Tuesday, October 19, 2010

The Great Real Estate Question

Hypothetical: A smiling, very pretty little real estate agent shows a house to a newly-married couple. It is well-constructed. The major components -- roof, windows, furnace, air-conditioner -- are recently installed and ship-shape and so won't need replacing for decades. It is in a good neighborhood. The husband says, "Wow! What a deal! Why such a good price?"

"The widow who owned it had to move," the real estate agent explains. "She asked me not to invade her privacy too much by explaining more than that to persons interested in buying her home."

"Well, tell her that we'll take it!," the wife declares, smiling. "Where can we sign on the dotted line?"

A month-and-a-half later, closing occurs. An attorney appears for the widow, and signs for her under the authority of a Power of Attorney. 90% of the purchase price is mortgaged. The newlyweds are locked-in to 30 years of debt, but they are happy with their new home.

After they have moved-in, they hear knocking in the walls at night, they feel clouds of cold here and there in the house, they hear footsteps on the floors, and they are constantly awakened by tapping on their hips at night.

After a few weeks, a neighbor tells the disturbed couple, "Wow, we thought that this house could not possibly sell! And why do you both have such deep, dark circles under your eyes?"

"Why didn't you think that anyone would buy the house?," asks the wife.

"Oh, because of the double murder there last year! The wife murdered her unfaithful husband, and then she murdered her own son when he tried to stop her from murdering her husband! She was taken away in handcuffs by police, and is still awaiting trial! Ever since then, this place has been outrageously haunted! Even the police are afraid to go in! If you ask me, the market value of that house is about 2 cents!"

Shocked, the couple rush over to the real estate agent's office, and say, "You defrauded us! You know that we would never have bought this house had we known that there was a double murder, there! Who will ever buy it from us? And the murders left behind ghosts! We can't sleep there at night! The ghosts won't let us rest! It's terrifying, there!"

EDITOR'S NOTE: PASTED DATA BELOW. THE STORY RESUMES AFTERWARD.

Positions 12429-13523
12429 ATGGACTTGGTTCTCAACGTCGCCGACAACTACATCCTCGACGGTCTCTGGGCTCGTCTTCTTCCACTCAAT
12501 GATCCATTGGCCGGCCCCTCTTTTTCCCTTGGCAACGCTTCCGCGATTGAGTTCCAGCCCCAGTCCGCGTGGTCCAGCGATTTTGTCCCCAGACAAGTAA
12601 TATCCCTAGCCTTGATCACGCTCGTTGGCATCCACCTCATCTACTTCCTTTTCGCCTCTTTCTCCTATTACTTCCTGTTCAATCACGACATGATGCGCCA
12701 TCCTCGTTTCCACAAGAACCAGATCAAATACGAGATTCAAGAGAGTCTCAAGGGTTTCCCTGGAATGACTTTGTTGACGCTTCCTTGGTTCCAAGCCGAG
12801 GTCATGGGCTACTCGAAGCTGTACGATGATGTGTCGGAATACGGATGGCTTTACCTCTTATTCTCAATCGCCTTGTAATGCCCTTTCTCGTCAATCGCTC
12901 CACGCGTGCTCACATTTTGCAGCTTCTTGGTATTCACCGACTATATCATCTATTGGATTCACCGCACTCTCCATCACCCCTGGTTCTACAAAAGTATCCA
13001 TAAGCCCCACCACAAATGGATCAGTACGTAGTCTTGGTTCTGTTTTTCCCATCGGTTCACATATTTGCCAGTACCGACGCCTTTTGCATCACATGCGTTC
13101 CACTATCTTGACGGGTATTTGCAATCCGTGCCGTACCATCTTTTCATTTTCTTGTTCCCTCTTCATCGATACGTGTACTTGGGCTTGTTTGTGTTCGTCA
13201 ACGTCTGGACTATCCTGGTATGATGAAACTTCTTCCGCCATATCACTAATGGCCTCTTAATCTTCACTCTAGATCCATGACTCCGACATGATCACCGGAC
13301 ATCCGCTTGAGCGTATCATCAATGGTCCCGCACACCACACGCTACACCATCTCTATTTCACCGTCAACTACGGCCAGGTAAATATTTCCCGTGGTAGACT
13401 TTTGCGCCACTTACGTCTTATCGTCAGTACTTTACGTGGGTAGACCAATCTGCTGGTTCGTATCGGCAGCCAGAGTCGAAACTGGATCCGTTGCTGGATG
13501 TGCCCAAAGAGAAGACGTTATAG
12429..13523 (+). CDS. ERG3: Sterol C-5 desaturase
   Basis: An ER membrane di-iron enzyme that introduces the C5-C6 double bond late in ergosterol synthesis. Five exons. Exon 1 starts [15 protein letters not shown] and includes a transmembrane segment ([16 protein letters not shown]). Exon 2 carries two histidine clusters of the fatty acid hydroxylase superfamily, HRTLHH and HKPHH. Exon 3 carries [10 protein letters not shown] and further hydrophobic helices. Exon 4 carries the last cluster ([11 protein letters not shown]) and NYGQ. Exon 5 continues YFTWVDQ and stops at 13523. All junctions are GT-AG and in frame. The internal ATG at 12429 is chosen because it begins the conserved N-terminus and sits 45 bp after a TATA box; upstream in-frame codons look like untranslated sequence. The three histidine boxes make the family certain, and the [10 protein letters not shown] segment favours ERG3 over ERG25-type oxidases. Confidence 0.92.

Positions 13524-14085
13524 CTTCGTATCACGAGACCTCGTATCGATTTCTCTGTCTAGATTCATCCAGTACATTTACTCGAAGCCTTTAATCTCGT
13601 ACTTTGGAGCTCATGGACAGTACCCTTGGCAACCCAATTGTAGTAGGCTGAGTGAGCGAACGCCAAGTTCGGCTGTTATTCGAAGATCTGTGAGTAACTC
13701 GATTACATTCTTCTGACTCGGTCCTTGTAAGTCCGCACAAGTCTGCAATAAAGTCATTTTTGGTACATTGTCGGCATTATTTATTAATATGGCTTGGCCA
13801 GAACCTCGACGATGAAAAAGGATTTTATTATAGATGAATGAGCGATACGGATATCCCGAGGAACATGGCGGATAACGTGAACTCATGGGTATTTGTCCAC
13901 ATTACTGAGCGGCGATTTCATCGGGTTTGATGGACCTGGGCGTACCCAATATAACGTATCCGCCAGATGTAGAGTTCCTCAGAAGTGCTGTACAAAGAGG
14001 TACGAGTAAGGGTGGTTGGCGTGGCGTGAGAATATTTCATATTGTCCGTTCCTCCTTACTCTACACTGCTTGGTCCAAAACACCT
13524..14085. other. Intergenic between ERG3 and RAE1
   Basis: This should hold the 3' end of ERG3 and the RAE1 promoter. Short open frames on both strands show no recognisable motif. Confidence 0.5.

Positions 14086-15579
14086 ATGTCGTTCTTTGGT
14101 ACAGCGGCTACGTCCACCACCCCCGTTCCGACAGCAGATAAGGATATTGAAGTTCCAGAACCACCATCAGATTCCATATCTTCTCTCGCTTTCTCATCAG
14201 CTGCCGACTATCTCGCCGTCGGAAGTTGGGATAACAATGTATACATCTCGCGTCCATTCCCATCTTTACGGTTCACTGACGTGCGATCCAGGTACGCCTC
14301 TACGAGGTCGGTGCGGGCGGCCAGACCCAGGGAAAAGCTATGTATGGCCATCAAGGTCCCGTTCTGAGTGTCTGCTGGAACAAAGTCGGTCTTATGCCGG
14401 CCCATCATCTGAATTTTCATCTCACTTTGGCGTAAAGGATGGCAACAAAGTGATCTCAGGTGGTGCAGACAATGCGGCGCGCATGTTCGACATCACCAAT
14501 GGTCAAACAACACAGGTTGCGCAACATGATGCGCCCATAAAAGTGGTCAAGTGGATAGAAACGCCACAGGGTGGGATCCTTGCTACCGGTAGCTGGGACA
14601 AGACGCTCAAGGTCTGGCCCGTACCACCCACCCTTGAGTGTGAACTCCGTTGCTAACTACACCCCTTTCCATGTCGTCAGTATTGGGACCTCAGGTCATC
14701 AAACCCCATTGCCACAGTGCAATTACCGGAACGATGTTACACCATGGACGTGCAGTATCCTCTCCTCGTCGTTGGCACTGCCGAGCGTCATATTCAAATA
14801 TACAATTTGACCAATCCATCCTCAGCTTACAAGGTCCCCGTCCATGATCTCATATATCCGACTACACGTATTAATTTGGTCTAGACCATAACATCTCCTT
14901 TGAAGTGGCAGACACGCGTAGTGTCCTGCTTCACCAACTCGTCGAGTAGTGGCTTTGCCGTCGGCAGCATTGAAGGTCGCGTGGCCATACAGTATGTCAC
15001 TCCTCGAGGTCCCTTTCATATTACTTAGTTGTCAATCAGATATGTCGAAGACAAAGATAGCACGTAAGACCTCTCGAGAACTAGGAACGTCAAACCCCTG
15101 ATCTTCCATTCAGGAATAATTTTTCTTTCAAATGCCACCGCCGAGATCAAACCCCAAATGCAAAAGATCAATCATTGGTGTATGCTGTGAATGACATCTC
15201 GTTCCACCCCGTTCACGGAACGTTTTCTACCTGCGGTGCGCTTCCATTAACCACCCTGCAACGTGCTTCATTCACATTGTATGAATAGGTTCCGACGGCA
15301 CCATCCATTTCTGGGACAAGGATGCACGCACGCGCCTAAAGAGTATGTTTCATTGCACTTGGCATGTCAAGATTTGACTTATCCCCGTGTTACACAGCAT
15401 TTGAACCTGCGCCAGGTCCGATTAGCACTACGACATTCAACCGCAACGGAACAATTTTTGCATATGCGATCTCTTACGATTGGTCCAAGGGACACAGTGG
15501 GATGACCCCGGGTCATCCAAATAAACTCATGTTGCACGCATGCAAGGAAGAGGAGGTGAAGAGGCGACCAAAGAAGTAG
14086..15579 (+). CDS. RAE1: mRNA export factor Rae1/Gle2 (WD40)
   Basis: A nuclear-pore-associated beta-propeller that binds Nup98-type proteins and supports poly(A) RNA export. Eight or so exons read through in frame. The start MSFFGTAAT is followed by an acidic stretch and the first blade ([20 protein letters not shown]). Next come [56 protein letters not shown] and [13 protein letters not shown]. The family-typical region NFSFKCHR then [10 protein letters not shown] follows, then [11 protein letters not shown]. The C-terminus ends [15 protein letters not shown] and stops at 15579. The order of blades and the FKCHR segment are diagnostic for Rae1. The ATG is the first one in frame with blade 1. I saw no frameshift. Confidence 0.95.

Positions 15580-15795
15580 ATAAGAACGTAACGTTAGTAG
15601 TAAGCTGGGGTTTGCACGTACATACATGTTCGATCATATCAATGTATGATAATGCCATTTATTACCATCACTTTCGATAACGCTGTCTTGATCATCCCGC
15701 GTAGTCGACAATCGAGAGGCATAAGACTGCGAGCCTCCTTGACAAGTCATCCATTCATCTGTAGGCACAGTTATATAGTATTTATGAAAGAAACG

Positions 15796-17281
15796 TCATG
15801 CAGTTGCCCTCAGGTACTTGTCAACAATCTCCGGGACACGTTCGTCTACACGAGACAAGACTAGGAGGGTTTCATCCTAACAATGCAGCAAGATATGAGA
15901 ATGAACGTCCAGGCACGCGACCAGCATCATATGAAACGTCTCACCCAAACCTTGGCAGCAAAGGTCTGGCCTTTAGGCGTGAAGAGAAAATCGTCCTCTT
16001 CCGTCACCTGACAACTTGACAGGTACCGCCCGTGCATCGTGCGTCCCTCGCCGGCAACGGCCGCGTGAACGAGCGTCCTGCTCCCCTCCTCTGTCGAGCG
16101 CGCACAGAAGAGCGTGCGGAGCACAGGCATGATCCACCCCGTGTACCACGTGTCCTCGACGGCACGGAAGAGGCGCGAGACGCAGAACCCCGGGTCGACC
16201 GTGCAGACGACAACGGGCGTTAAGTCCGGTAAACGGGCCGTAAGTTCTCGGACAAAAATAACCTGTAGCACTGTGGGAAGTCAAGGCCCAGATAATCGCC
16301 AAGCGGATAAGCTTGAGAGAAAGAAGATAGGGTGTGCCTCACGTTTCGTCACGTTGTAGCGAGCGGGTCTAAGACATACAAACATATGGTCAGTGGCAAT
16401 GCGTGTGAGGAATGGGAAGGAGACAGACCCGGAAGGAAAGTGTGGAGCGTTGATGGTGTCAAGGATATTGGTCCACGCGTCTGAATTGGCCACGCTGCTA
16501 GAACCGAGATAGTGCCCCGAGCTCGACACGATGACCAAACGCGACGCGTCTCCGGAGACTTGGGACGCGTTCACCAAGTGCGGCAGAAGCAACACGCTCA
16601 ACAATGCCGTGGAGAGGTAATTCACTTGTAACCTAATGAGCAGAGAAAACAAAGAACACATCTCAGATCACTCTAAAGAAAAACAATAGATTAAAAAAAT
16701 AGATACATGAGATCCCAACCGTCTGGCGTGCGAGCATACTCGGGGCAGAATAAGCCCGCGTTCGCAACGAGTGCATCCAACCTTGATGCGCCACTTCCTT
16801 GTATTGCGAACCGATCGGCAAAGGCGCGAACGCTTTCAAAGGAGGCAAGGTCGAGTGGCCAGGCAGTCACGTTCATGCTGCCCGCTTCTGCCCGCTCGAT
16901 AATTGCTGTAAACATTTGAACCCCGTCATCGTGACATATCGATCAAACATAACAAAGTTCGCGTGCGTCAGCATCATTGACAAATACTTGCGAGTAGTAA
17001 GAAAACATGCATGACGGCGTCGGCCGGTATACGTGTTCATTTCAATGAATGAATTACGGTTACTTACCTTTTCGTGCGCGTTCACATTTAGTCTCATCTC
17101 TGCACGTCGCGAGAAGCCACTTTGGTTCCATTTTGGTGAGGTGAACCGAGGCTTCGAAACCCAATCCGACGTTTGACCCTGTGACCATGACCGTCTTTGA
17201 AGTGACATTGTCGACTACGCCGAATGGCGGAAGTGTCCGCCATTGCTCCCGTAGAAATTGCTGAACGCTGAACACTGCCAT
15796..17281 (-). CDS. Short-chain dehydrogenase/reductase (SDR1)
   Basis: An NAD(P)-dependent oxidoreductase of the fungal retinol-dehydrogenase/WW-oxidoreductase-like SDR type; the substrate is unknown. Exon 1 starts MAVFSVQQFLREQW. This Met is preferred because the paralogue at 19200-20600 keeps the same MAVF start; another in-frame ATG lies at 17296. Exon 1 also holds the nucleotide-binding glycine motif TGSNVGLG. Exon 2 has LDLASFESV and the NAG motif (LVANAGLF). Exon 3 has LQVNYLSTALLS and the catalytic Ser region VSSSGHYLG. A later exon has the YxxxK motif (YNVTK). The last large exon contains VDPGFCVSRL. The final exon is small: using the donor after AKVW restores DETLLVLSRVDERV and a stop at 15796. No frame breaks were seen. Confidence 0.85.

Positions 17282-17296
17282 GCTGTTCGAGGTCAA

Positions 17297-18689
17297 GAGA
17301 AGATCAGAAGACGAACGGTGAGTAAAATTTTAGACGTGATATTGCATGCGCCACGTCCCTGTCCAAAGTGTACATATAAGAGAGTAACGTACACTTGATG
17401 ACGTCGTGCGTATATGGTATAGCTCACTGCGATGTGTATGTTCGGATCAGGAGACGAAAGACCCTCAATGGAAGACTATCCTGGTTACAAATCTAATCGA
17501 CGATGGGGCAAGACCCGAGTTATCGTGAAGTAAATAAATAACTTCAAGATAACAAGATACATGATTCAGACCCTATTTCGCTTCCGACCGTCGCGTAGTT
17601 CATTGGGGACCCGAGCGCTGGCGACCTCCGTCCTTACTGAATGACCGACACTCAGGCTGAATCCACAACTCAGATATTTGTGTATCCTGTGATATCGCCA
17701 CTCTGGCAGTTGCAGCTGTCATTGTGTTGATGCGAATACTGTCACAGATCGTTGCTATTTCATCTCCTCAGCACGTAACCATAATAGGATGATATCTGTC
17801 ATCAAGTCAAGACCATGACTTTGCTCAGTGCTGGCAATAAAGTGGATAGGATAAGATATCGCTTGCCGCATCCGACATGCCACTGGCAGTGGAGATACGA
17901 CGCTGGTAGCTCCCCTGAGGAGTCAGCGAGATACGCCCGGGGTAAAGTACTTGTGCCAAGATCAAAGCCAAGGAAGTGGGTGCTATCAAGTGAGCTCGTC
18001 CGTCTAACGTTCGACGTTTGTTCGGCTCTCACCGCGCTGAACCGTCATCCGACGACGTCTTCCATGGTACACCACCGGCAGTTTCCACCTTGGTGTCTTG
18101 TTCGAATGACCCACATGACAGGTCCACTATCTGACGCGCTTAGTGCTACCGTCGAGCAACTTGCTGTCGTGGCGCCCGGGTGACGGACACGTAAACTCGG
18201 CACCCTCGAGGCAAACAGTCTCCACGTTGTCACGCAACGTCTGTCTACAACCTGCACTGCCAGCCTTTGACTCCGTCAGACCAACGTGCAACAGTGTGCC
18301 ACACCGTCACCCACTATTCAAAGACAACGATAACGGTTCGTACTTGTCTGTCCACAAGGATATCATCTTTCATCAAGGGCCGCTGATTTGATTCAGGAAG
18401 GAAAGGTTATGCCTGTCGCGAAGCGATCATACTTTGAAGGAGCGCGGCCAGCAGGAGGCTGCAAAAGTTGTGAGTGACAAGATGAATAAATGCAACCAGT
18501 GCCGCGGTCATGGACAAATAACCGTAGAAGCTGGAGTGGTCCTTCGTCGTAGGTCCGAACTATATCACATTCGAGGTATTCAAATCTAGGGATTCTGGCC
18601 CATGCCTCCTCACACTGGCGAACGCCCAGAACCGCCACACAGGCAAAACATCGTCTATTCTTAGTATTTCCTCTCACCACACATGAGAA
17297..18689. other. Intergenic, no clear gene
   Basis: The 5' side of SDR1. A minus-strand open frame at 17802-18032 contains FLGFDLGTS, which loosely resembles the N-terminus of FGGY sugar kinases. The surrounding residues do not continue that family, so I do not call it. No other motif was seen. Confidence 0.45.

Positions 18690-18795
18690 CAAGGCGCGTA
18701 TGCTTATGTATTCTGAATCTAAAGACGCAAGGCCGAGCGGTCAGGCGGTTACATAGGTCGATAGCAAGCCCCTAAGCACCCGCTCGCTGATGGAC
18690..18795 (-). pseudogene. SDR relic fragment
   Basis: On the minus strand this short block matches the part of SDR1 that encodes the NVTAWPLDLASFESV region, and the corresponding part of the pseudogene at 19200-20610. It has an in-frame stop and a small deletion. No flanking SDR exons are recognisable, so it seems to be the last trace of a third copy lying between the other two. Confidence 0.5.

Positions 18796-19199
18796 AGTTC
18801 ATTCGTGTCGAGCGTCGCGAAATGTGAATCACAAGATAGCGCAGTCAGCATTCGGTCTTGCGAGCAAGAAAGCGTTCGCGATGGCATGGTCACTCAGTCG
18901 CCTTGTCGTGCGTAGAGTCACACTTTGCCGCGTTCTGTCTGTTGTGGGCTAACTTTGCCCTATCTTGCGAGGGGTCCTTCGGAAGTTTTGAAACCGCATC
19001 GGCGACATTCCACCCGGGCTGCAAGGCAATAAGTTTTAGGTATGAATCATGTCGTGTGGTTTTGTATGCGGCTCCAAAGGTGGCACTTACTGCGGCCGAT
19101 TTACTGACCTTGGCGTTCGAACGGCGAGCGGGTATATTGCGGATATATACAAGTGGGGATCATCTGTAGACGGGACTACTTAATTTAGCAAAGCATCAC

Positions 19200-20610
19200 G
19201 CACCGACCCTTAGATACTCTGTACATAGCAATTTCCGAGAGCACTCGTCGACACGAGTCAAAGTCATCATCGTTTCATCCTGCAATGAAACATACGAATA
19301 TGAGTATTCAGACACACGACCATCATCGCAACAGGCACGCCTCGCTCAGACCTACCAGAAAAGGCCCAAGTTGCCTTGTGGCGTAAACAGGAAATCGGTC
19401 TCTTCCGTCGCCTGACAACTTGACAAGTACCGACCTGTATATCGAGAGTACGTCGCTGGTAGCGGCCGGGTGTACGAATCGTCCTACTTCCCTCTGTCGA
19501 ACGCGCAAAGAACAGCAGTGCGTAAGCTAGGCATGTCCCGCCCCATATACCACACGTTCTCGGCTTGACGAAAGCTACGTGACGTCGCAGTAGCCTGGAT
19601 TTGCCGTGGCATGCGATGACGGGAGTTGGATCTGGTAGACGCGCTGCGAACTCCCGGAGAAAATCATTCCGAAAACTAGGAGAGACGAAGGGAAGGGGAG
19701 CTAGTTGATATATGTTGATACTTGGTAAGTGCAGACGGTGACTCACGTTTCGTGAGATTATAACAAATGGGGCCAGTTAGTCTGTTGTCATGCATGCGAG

"So sue me!," answers the real estate agent. "I told you what I could! I called the seller a 'widow' and I said that she 'had to move.' She did, when they cuffed her! And then I resorted to the right of privacy. That should have been enough to tip you off! We have a duty to our clients, and this particular client insisted that the embarrassing accusations against her -- and they are ONLY 'accusations'; she's presumed innocent until proven guilty, right? -- be kept private! Do YOU have constitutional rights? Well, SHE DOES, TOO! And besides that, you don't REALLY believe in GHOSTS, do you?"

And the real estate agent drives to the bank and deposits her commission check, smiling.



  1. Why should the Real Estate agent be held responsible for Tulpas. Perhaps tulpas from the original family, perhaps tulpas from the locals who look upon the house with GREAT anxiety, perhaps, some tulpas from the married couple, once they found out the secret.

    Fraud? hmm, nah.
    Or, yes.

    Lots of fraud goes in to a real estate transaction, almost always on behalf of the seller and those representing them.

    No, no termites. Never had them. Not a problem.

    When purchasing my house, the owner had a pest control company certify that the house was pest-free. There was a mud tunnel going up the basement wall.

    If we call it fraud that the real-estate agent didn't feed into peoples superstitions in the name of making a sale, then its fraud.

    But, given lack of proof, I find it hard to believe that this would fly in court.

    Why should agent disclose a 'social issue' (ok, understatement of the year) of the prior occupants that the buy could use as leverage to lower the price (and less commission for agent).

    Let the agent cash the check.

  2. Hi, Tom.

    Most states agree with you, even if your own real estate agent records in her diary, "Heh, heh, heh, because of those murders, these poor, dumb suckers will NEVER get any equity out of this house!"

    Another case (one of my cases): Husband and Wife buy a house. Their own real estate agent arranges for the $75 termite inspection required by the mortgage company, but Husband and Wife must pay the $75, and the document on its face is expressly addressed to them. "I, Mr. Termite Inspector, certify to Husband and Wife that there are no active termite infestations or uncured termite damage on the premises."

    Settlement occurs. Husband and Wife are so happy with their purchase!

    They move in all of their furniture. As they are sitting there, one DAY after settlement, eating dinner in the dining room, they suddenly hear a cr-r-r-r-r-rack! And they feel the floor surge downward.


    What had happened is that termites had entered the sill plate at the top of the basement wall, and entered the joists resting in the sill plate, and turned the joists into that paper-mache-like material that termites leave behind. Furniture in the house was the straw that bropkew the camel's back.

    We sued the realtor and the termite man. Both of their insurance companies paid 50/50 for the repair, as well as my attorney's fee.